Sotheby's pre-sale estimate for the decadent piece was $2.9 million to $3.9 million.

The second headliner from yesterday's auction was a magnificent 36.57-carat diamond ring that was put up for sale by a private collector.

The D-color round diamond displays excellent cut, polish and symmetry, according to a grading report by the Gemological Association of America. It carries a clarity rating of VVS1, but could advance to "flawless" after minor replacing, noted the report.

The impressive diamond is claw-set between tapered baguette diamond shoulders.

Sotheby's spot-on pre-sale estimate was $4.4 million to $5.4 million.

Yesterday's sale also yielded a number of surprising overachievers.

One of those pieces was a fancy intense blue diamond ring, which sold for $853,799 — more than three times the pre-sale high estimate of $250,000. Designed by Tiffany and Co., the ring features a 1.01-carat step-cut blue diamond framed by baguette diamond shoulders. The diamond earned a clarity rating of VS1.

The performance of this emerald and diamond bracelet also impressed auction watchers, as the beautiful piece designed by Van Cleef & Arpels sold for $285,427, nearly six times the pre-sale high estimate of $49,640.

The bracelet is composed of clusters set with oval and circular-cut emeralds each within a frame of brilliant-cut diamonds.

Also beating the Sotheby's pre-sale high by nearly six times was a pair of turquoise and diamond earrings that sold for $136,509. Signed by Van Clef & Arpels, the earrings are set with cabochon turquoise entwined in brilliant-cut diamonds.

Credits: Images courtesy of Sotheby's.
May 14th, 2019
Actress Hilary Duff earned 1.9 million likes after revealing her stunning cushion-cut diamond engagement ring on Instagram this past Thursday. The 31-year-old star of the TV Land series Younger had just accepted a marriage proposal from singer-songwriter Matthew Koma and decided to broadcast the big news with a pair of sweet snaps for her 12 million followers.

Punctuating an Instagram caption with a red heart emoji, Duff gushed, "He asked me to be his wife." Duff's new fiancé shared the same images on his Instagram page and added the caption, "I asked my best friend to marry me... @hilaryduff."

Lacking an extreme close-up of the ring, jewelry experts interviewed by Town and Country, Pop Sugar, Bustle and Business Insider were only able to offer their best guesses about its shape, size, quality and value.

The general consensus is that the diamond is an elongated cushion cut — the popular pillow shape with rounded corners. Size estimates ranged from 3 to 4 carats. The clarity is assumed to be VS1 or higher with a G color grading. The minimalist white gold or platinum setting sports a split shank, and all these characteristics combine to put the ring's value somewhere in the range of $40,000 to $100,000.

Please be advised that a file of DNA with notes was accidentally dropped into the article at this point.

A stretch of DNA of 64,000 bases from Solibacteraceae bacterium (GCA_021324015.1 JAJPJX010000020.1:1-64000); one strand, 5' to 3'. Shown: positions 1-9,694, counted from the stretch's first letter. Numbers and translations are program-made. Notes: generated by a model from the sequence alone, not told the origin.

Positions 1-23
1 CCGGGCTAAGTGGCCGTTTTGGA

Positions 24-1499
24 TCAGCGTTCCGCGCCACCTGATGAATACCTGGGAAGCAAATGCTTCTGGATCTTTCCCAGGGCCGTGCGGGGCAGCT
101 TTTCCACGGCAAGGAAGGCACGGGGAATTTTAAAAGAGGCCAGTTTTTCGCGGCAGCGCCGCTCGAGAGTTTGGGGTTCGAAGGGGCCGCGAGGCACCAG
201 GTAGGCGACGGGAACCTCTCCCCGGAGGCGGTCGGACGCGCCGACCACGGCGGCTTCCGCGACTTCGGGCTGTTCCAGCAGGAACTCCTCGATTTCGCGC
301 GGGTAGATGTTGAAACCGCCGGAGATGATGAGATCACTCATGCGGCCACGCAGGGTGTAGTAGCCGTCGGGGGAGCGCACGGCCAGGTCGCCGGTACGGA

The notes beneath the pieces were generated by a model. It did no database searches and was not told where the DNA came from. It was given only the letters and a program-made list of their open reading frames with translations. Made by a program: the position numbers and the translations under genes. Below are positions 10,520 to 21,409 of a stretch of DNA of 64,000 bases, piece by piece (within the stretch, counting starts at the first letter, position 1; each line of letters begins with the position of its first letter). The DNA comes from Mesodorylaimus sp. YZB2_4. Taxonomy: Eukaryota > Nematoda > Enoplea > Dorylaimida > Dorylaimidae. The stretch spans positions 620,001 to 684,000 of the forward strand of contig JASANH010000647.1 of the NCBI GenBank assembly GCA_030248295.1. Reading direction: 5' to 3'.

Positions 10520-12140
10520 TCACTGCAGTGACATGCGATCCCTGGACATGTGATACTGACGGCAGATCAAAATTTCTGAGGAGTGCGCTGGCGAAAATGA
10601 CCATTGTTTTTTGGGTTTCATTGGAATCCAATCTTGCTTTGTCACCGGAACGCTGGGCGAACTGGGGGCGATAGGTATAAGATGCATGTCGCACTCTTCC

A cavalcade of young actresses were quick to congratulate their colleague on Instagram.

Vanessa Hudgens of High School Musical fame commented, "Awww congratulations love."

While fellow Disney alum Ashley Tisdale wrote: "OMG my fave couple."

Glee actress Lea Michele wrote, "So happy for you babe!!!

Although it's unclear when they started dating, Duff and Koma made their first red-carpet appearance together in January 2017. E! News reported that they broke up in March 2017 and reunited shortly thereafter.

Duff currently portrays Kelsey Peters on Younger, the hit series that's about to return for its sixth season. Koma, 31, is a member of the band Winnetka Bowling League.

In October 2018, Duff and Koma welcomed their first child together, Banks Violet Blair. The couple has yet to set a wedding date.

Credits: Images via Duff.
May 13th, 2019
This past Friday marked the 150th anniversary of the completion of the Transcontinental Railroad, an epic project that spanned six years and 1,800 miles, with the Central Pacific Railroad working from west to east and the Union Pacific Railroad from east to west.

When the two railroad lines met at Promontory Summit, Utah, on May 10, 1869, the engineering marvel was culminated with railroad magnate Leland Stanford driving the ceremonial final spike — a glistening symbol made from 14 ounces of 17.6-karat gold.

As Stanford gently tapped the copper-alloyed spike through a pre-drilled hole in a special tie of polished California laurel, a famous telegraph announced the news in real-time: “The last rail is laid. The last spike is driven. The Pacific railroad is completed. The point of junction is 1,086 miles west of the Missouri River and 690 miles east of Sacramento City.”

Celebrations ensued from coast to coast.

“It psychologically and symbolically bound the country,” Brad Westwood, Utah’s senior public historian, told the Associated Press.

The Transcontinental Railroad united a nation recovering from the Civil War and laid the foundation for its growth, economic progress and improved way of life. A coast-to-coast trip that once took six months, could now be accomplished in 3 1/2 days.

The accomplishment also symbolized American ingenuity and technical achievement, which was, at the time, as spectacular as landing a man on the moon. Incidentally, the first moon landing would take place 100 years later on July 20,1969.